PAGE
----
Last night I watched the entirety of the first Presidential debate. I made it through all 90-minutes, which is a feat I still don’t know how to label—Existential despair? Civic engagement? Hopeful rubbernecking? I came out of it feeling like I do anytime I watch an Adam Sandler movie—I shake my head and admonish myself for wasted time I’ll never get back.
I believe I speak for most of us, regardless our political positions, when I say that I’m over this shit.
The debate got me thinking more about what’s on everyone’s minds these days—What the hell went wrong with Brad and Angie?? Oh, and that whole thing about the next President, the person who’ll make decisions about Supreme Court nominations and military engagements, propose legislation about healthcare, police reform, and immigration, have access to nuclear codes, and be the face our country present to the rest of the world… for the next four years.
As I watched the debates my mind, having plenty of incentive and time to wander, returned to the caucus earlier this year. We do this in Washington State instead of primary voting. It’s an interesting process—you get into a room with your neighbors, discuss and debate the pros and cons of various candidates, and eventually form into groups that are then proportionally awarded in support of the candidates. I recall one woman’s defense of her position for Hillary, which went like this: Bernie may be the candidate for the system we’d like to have, but Hillary is the candidate for the system we do have. She delivered it with about as much zeal as the statement could support, which was comparable to Ben Stein explaining economics in Ferris Bueller’s. However, for anyone seeking a solid working definition of realpolitik, that’s about as good a one as you’re going to find.
I thought then, and think still, that this was a bunch of bullshit. The most significant problem I see is that this thinking effectively precludes pursuing change. It accepts the status quo and avoids challenging or critically evaluating systems. To illustrate this differently—back up to 2004, apply the same statement to W, and… well, we know how that turned out.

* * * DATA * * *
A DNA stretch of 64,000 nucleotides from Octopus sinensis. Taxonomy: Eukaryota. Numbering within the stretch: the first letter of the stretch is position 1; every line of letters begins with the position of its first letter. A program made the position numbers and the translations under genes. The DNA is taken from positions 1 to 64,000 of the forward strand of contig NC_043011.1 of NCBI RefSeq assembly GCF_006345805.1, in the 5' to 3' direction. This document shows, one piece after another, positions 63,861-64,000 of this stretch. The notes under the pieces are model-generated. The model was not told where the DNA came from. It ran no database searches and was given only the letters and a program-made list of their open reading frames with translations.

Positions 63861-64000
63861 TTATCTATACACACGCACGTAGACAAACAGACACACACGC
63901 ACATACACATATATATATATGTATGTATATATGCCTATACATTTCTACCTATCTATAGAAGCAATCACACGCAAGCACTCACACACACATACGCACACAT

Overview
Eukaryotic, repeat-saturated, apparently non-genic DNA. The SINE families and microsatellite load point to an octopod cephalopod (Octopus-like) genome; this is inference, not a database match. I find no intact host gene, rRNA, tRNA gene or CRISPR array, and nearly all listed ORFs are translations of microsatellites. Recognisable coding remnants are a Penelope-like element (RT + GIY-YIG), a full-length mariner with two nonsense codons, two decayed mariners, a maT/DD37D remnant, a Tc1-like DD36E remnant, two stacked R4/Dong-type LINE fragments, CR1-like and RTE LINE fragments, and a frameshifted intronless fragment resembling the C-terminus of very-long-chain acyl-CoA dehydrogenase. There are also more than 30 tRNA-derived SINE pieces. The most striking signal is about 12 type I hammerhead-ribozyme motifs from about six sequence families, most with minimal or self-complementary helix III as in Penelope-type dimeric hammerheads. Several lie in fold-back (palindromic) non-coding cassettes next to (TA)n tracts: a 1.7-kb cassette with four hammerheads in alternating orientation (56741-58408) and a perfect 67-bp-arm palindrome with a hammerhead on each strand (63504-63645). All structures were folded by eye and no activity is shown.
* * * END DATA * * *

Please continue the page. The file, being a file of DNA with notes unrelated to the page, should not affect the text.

But here we are now: after what feels like an eternity, only 41 days remain until the election. The past six months I’ve been all around this country and I honestly haven’t met a single soul who’s genuinely excited about either candidate as an agent of constructive growth and progress for our country, though plenty of us seem motivated to vote for Her because she’s not Him, or vice-versa.
Further, and this is worth a quick pause, I simply cannot comprehend news reports that a sizable percentage of our country is still weighing their options. Who the hell needs more time and information to make this choice?? I can’t help but wonder the following: If, after being tossed in the waves of this sea of diarrhea for more than a year you still require more time to make up your mind, should you even get a vote??
The choice (I’m using that term precariously) sadly appears to have come down to this: either you go with the Adequate or the Insane. It seems fair to say that the Adequate, for all her flaws, will probably do just fine in the job, while the Insane, whose flaws are infinitely greater (more huge, like his fingers…), will likely chart our country on an unpredictable course to fuck-all (if things go well). ((I have read essays and comments from people arguing that there is no such thing as the lesser of two evils. I’d like to think that this election demonstrates the absurdity of that proposition.))
Last night during the debate I also got to thinking about the indie rock band, We Were Promised Jetpacks, whose name perfectly captures a playful but very reasonable criticism of modern technologies. That same stunned and disappointed perspective can be applied to this election with great simplicity, summed up in one simple and despairing plea—Seriously??
I live in Washington State, which typically votes solidly Democratic. This fact has made me consider using my vote as a protest vote. But frankly, and unfortunately, the other options seem flimsy at best—the math on too much of the Green Party’s platform simply doesn’t add up, and I find Gary Johnson a buffoon and Libertarianism morally bankrupt. Plus, there’s always the fear that if everyone enters a protest vote, Insane might win after all.
So, and to my chagrin, I find myself become that woman at the caucus whose position I thought—and still think—is bullshit. I’m not excited about it, but to my mind the Adequate is the preferable candidate for the system we have.
Now, if that makes me feel crappy—and it certainly does—oh well. It’s not the first time I’ve felt that way about politics and it certainly won’t be the last. Besides, the point of this election isn’t to fart rainbows out my ass while I fill in my vote. Math was never my strong suit, and readers are certainly invited to double check my numbers, but I’m 112% certain that voting for the Adequate feels 2,142% less shitty than contemplating a Presidency by the Insane.